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EEOC Updates Enforcement Guidance on Pregnancy Discrimination

07/15/2014 -The U.S. Equal Employment Opportunity Commission (EEOC) updated its enforcement�guidance on pregnancy discrimination and related issues Monday for the first time since 1983. The new guidance was released because the EEOC has seen a �significant number� of cases of alleged pregnancy discrimination involving U.S. employers, despite it being a prohibited form of sex discrimination.

�Pregnancy is not a justification for excluding women from jobs that they are qualified to perform, and it cannot be a basis for denying employment or treating women less favorably than co-workers similar in their ability or inability to work,� said EEOC Chair Jacqueline A. Berrien in apress release. �Despite much progress, we continued to see a significant number of charges alleging pregnancy discrimination, and our investigations have revealed the persistence of overt pregnancy discrimination, as well as the emergency of more subtle discriminatory practices.�

Much of theguidance is focused on updating existing EEOC policy to address amendments that were made to the Americans with Disabilities Act (ADA) in 2008 for individuals who have pregnancy-related disabilities and the Pregnancy Discrimination Act (PDA). The new policies, under the PDA and ADA, only apply to employers with 15 or more employees.

One of the main components within the new guidance is the observance that the PDA covers not only a current pregnancy, but discrimination based on past pregnancy and a woman�s potential to become pregnant.

Under the PDA, an employer cannot fire, refuse to hire, demote, or take any other adverse action against a woman if pregnancy, childbirth, or a related medical condition was a motivating factor in the adverse employment action. �This is true even if the employer believes it is acting in the employee�s best interest,� the EEOC outlined.

The commission also outlines that employers cannot discriminate against an employee or applicant for past pregnancies, pregnancy-related medical conditions, or childbirth. Employers also cannot discriminate based on an �employee�s intention or potential to become pregnant,� the EEOC said.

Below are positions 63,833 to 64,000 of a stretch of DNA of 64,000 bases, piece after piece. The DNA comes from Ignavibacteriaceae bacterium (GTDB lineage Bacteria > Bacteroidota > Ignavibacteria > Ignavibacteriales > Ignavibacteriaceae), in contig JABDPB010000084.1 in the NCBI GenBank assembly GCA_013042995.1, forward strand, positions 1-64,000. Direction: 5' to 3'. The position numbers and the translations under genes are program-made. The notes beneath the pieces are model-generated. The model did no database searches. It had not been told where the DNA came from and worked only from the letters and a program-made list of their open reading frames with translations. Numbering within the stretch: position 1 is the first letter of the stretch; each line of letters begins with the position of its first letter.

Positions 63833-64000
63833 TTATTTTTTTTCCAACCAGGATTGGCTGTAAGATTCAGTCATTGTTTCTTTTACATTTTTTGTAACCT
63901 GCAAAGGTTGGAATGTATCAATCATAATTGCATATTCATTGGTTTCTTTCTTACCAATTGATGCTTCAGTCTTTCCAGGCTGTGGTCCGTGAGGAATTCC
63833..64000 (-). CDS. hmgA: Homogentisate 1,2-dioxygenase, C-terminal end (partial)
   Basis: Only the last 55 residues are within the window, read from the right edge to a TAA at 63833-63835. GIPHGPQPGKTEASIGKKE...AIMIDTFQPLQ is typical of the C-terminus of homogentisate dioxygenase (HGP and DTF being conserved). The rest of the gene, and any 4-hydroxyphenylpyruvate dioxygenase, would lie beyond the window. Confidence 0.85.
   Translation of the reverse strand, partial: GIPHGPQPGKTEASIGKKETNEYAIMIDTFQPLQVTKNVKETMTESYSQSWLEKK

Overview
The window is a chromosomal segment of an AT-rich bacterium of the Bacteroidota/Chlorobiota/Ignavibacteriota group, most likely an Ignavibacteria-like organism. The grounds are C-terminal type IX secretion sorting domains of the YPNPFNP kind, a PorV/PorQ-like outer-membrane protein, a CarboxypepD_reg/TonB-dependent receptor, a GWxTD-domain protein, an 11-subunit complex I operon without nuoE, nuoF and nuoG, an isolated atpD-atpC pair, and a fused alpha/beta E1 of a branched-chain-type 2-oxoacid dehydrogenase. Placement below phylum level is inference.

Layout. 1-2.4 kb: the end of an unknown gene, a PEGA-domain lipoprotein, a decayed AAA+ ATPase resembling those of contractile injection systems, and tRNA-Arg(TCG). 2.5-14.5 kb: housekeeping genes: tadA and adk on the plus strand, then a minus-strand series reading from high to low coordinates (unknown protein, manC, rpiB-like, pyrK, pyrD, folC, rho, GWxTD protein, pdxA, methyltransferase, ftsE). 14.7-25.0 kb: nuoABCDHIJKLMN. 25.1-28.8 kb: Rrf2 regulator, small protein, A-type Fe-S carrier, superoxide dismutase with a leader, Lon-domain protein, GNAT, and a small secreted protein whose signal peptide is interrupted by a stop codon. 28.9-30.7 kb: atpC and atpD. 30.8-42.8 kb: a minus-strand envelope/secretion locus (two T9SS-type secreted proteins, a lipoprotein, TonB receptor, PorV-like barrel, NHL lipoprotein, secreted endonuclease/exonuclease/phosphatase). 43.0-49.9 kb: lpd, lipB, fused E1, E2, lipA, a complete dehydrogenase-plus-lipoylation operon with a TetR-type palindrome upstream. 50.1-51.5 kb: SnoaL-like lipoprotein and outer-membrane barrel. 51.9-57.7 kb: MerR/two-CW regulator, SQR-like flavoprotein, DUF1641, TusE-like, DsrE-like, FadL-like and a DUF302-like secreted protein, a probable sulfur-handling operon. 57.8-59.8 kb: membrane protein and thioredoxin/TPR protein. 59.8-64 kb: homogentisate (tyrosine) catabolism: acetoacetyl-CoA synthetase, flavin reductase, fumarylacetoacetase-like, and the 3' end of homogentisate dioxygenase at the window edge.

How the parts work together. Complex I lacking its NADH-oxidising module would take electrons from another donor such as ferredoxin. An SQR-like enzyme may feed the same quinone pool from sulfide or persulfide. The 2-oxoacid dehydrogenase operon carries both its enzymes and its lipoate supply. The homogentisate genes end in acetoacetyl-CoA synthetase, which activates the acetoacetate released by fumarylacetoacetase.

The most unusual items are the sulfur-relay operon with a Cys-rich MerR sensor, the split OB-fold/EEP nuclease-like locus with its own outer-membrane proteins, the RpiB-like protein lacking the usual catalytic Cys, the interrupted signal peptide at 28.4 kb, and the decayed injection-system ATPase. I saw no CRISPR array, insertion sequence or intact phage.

�For example, an employer may not exclude a woman from a job involving processing certain chemicals out of concern that exposure would be harmful to a fetus if the employee became pregnant,� the commission explained. �Concerns about risks to a pregnant employee or her fetus will rarely, if ever, justify sex-specific job restrictions for a woman of childbearing capacity.�

The EEOC also held in its new guidance that employers cannot discriminate against an employee because of a medical condition related to pregnancy. Instead, employers must treat the employee the same as others who are similar in their ability to work but are not pregnant. An example the EEOC outlined was that under the PDA, lactation is a medical condition related to pregnancy, therefore an employer cannot discriminate against an employee based on her breastfeeding schedule.

The guidance also addresses issues related to leave and medical conditions related to pregnancy and discusses the PDA�s prohibition against requiring pregnant workers who are able to do their jobs to take leave.

The EEOC also addressed the circumstances under which employers may have to provide light duty for pregnant workers. Under the updated guidance, an employer is required to provide light duty, alternative assignments, disability leave, or unpaid leave to pregnant workers if it does so for other employees who are similar in their ability, or inability, to work.

An employer �may not limit a pregnant worker�s access to light duty based on the source of her impairment,� according to the EEOC, meaning employers cannot deny a worker light duty assignments based on a policy that �limits light duty to employees with on-the-job injuries.�

However, the EEOC does make an exception if an employer�s light duty-policy restricts the number of light-duty positions, or the duration of light-duty assignments. In this case, employers can apply those restrictions to pregnant workers �as long as it also applies the same restrictions to other workers similar in their ability or inability to work.�